5. }    

So if you think while writing a program that certain statements in the program can throw an exception or series of exception, enclosed them in try block and handle that exception smoothly without hampering the program.

The Catch Block of Try Catch in Java

The catch block catches and handles the try block exceptions by declaring the type of exception within the parameter. The catch block includes the code and it is executed if an exception inside the try block occurs. The catch block is where you handle the exceptions; so this block must be follow the try block.

The declared exception in catch block must be the parent class exception ( i.e., Exception) or the generated exception type. However, the best approach is to declare the generated type of exception.

In the Java language, you can use a try block without a catch block but you can’t use the catch block without a try block.

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Multiple Catch Blocks

A single try block can have one or several catch blocks associated with it. You can catch different exceptions in different catch blocks if it contains a different exception handler. When an exception occurs in try block, the corresponding catch block that handles that particular exception executes. So, if you have to perform different tasks at the occurrence of different exceptions, you can use the multi-try catch in Java.

Example- creating an integer array named ‘arr’ of the size 10

class ListOfNumbers {

  public int[] arr = new int[10];

  public void writeList() {

try {

   arr[10] = 11;

}

catch (NumberFormatException e1) {

      System.out.println("NumberFormatException => " + e1.getMessage());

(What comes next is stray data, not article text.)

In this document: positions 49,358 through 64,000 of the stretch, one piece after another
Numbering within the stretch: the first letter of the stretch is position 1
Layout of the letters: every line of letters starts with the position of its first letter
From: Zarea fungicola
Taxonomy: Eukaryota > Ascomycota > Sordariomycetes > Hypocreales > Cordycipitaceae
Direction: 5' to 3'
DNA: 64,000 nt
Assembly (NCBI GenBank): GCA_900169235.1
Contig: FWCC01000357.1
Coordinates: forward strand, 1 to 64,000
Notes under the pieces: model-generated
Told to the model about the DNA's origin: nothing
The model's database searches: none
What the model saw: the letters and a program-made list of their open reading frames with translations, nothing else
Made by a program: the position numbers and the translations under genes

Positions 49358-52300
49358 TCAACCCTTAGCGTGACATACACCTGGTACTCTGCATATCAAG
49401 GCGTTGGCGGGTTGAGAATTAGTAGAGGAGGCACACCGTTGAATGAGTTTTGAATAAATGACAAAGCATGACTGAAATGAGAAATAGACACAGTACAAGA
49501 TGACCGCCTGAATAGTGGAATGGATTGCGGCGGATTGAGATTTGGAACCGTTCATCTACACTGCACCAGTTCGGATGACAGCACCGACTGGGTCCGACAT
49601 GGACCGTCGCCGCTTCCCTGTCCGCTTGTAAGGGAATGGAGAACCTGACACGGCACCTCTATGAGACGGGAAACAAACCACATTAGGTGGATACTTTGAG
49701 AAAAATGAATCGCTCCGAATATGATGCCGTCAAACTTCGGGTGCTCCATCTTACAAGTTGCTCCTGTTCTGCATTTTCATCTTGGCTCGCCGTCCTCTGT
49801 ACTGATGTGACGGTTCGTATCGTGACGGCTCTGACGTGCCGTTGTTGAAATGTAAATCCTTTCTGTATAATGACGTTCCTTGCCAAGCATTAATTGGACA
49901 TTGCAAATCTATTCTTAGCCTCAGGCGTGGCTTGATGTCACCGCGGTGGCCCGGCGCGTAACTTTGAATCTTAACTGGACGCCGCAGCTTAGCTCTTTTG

}

catch (IndexOutOfBoundsException e2) {

      System.out.println("IndexOutOfBoundsException => " + e2.getMessage());

}

  }

}

class Main {

  public static void main(String[] args) {

ListOfNumbers list = new ListOfNumbers();

list.writeList();

  }

}

Output

Have a look at arr[10] = 11 in the program; Since we are trying to assign a value to the index 10 (array index starts from 0 and ends at arr[9]).Henceforth Index Out Of Bound Exception error occurs. The first catch block does not handle the Index Out Of Bounds Exception (Error), so it is passed to the next catch block. The second catch block in the aforementioned example has the correct exception handler because it handles an Index Out Of Bounds Exception. Hence, the said program is executed.

When executing a Java code, different types of errors or exceptions can occur thereby making the program stop and generating an error message or technically putting the Java throws an exception(s). It could be due to the coding errors, errors due to wrong input, or other unforeseeable things. The Try Catch in java statements allows you to define a block of code to be tested for exceptions (errors) while it is being executed. The Try Catch in Java always occurs in pairs; the catch statement allows you to define a block of code to be executed, if an error occurs in the try block.